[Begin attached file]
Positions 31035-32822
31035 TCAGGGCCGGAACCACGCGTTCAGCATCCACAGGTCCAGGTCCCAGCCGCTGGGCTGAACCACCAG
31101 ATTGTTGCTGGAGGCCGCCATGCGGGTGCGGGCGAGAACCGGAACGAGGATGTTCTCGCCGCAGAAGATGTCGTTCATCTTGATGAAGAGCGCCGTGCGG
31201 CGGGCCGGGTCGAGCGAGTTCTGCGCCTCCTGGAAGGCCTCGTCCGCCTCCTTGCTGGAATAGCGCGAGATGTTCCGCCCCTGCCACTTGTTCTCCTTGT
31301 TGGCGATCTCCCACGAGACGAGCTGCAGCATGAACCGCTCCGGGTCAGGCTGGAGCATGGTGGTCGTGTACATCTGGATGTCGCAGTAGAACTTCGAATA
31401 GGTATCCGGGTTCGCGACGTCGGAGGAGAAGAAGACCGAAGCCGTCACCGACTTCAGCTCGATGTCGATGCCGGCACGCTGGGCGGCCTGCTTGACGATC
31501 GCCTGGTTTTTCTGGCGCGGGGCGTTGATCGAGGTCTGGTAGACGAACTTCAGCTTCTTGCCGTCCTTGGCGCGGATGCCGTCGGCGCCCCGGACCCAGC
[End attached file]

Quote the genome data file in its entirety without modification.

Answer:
Positions 31035-32822
31035 TCAGGGCCGGAACCACGCGTTCAGCATCCACAGGTCCAGGTCCCAGCCGCTGGGCTGAACCACCAG
31101 ATTGTTGCTGGAGGCCGCCATGCGGGTGCGGGCGAGAACCGGAACGAGGATGTTCTCGCCGCAGAAGATGTCGTTCATCTTGATGAAGAGCGCCGTGCGG
31201 CGGGCCGGGTCGAGCGAGTTCTGCGCCTCCTGGAAGGCCTCGTCCGCCTCCTTGCTGGAATAGCGCGAGATGTTCCGCCCCTGCCACTTGTTCTCCTTGT
31301 TGGCGATCTCCCACGAGACGAGCTGCAGCATGAACCGCTCCGGGTCAGGCTGGAGCATGGTGGTCGTGTACATCTGGATGTCGCAGTAGAACTTCGAATA
31401 GGTATCCGGGTTCGCGACGTCGGAGGAGAAGAAGACCGAAGCCGTCACCGACTTCAGCTCGATGTCGATGCCGGCACGCTGGGCGGCCTGCTTGACGATC
31501 GCCTGGTTTTTCTGGCGCGGGGCGTTGATCGAGGTCTGGTAGACGAACTTCAGCTTCTTGCCGTCCTTGGCGCGGATGCCGTCGGCGCCCCGGACCCAGC